I’ve been out of Londres for a few days visiting a friend in The West. The coast and countryside were, as usual, beautiful. My friend was in a sad mood due to the death of a friend, and also tired and a little anxious. Talking with her made me wonder, as so often, why we live in a culture that doesn’t prepare us for real life – the plotlessness of it, the twists and turns beyond our control, the aging and dying.
But then, there may be nothing to be done to prepare us for all this, or at least most methods so far invented rely heavily on fictions that don’t always stand up to the harshness of reality. It’s possible, I found myself thinking, that a sense of humour is the best tool we have to deal with it all. Death is difficult to laugh at immediately, but perhaps it is possible to laugh at ourselves later. Perhaps life and our expectations of it can be seen as rather ridiculous. Did we expect everyone we knew to live forever, or to die only of old age? Life takes its toll, but so what? Is that any reason to take its ups and downs so seriously?
Tonight I go out for a drink with The Organiser and some of her friends. We will probably not discuss death, or if we do we’ll take it very seriously, before returning to the lighthearted business of drinking and eating. Which is all a bit strange, given that death – even untimely death – is as inevitable as urination or bad excuses from train companies or rulers who have no empathy with those they rule. My sister’s recent death I have been inclined to take seriously, partly because her end felt unnecessary. But that is silly too: all death is unnecessary, or totally necessary, depending on how you look at it. I should add that it also strikes me as silly to object to feeling bad about the death of someone we love. Mourning is normal. What’s not is that we live in a ridiculous civilsation in which every tragic event takes us by surprise, we are so programed to look for the happy ending. Can we at least laugh at that? Tragedy is part of everyday life. There’s nothing surprising about it at all.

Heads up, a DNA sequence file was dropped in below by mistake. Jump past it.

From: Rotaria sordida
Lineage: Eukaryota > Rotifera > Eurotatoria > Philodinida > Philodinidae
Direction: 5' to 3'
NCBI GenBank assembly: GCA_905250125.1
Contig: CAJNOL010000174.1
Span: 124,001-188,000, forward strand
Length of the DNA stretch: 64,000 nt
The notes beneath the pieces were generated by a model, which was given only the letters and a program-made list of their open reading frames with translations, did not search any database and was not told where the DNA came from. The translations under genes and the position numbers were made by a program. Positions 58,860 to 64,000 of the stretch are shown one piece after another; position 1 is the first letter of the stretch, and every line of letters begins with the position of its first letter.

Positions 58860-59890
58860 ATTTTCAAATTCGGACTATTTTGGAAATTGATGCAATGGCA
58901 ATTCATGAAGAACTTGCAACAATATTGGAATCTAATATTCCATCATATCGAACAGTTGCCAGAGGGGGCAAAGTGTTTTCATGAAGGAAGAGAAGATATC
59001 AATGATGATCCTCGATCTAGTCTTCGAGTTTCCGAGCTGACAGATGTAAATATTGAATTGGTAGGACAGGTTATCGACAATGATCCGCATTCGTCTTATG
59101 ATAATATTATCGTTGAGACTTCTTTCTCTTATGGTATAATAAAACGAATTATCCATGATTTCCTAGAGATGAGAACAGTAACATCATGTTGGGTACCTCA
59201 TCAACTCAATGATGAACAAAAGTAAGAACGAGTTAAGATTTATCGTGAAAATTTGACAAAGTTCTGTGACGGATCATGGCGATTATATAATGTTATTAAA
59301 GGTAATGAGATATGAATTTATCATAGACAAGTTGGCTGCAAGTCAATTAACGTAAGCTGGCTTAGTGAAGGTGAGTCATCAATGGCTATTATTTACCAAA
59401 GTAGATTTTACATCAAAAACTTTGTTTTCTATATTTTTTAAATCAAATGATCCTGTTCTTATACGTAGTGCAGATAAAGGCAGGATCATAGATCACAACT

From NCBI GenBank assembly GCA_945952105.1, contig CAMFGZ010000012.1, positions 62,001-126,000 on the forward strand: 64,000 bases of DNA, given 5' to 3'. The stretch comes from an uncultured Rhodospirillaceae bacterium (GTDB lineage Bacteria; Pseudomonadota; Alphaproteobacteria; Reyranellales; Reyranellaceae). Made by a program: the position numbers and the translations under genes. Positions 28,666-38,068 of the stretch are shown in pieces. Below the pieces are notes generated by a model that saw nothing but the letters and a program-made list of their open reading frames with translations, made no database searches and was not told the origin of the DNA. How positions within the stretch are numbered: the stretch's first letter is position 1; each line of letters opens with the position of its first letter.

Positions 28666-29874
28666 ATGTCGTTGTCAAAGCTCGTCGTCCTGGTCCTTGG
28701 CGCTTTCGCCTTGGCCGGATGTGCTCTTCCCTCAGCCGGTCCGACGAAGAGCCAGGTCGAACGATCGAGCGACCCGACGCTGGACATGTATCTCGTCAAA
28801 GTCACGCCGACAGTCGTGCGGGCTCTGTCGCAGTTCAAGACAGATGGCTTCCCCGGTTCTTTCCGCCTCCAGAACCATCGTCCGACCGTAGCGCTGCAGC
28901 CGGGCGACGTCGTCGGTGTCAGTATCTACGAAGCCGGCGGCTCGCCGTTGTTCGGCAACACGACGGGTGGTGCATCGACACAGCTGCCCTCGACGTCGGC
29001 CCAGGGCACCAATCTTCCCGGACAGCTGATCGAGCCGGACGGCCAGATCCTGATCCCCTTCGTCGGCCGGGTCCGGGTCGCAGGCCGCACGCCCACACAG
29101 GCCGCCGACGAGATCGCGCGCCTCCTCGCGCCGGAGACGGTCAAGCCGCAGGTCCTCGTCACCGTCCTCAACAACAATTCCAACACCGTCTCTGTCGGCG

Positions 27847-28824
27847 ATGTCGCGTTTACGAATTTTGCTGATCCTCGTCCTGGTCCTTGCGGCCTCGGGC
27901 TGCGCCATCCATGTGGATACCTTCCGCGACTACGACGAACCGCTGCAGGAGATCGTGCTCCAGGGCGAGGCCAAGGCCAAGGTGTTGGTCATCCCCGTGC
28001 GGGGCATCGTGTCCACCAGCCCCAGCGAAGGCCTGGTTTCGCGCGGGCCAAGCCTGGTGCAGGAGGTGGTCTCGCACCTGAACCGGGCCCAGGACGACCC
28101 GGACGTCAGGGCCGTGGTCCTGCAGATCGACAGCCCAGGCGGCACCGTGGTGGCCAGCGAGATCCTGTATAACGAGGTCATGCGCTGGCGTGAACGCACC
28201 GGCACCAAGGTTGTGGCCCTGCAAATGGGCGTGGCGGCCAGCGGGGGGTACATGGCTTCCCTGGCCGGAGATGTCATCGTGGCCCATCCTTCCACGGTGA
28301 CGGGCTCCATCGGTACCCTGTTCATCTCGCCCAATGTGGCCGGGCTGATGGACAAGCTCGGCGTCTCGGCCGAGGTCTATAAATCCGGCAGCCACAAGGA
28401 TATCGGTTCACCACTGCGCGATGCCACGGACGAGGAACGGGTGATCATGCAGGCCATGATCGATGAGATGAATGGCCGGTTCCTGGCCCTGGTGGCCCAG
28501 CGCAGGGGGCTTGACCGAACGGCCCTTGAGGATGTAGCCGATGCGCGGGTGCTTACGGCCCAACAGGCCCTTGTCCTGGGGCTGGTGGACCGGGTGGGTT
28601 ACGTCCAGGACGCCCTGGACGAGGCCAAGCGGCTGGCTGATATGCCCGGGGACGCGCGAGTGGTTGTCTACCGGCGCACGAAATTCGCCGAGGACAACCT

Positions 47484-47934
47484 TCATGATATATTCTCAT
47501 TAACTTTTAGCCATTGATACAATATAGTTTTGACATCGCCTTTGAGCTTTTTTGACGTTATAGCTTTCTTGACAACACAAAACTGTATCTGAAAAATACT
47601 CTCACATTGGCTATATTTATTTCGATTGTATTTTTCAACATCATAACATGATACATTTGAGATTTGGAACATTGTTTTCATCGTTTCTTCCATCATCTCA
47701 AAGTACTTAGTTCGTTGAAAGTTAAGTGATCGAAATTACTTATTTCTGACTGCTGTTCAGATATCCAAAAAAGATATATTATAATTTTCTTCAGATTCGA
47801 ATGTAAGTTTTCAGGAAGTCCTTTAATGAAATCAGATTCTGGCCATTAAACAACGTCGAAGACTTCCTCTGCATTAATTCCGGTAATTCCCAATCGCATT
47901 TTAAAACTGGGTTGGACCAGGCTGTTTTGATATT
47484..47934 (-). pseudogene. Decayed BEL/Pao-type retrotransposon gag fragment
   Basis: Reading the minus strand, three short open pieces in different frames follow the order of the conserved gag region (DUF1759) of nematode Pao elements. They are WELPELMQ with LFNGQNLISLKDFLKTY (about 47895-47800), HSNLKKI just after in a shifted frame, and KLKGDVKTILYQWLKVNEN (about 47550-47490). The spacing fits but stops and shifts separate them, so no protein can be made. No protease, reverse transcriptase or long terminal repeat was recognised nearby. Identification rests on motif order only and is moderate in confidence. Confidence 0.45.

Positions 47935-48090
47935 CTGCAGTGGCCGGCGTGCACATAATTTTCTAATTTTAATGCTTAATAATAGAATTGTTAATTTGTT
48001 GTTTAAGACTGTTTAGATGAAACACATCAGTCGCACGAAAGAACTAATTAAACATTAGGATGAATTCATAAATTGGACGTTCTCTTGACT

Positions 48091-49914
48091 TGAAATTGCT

Back in Londres, I wonder how different public politics would be if we could talk about death as though it were normal, if we could talk about any of life’s catastrophes or declines as though they were normal, and our feelings about them also as normal? This, I suspect, relies on an idea of politics that is about being together and caring for each other. The only way to get through the plotlessness is with each other. Crazy thoughts.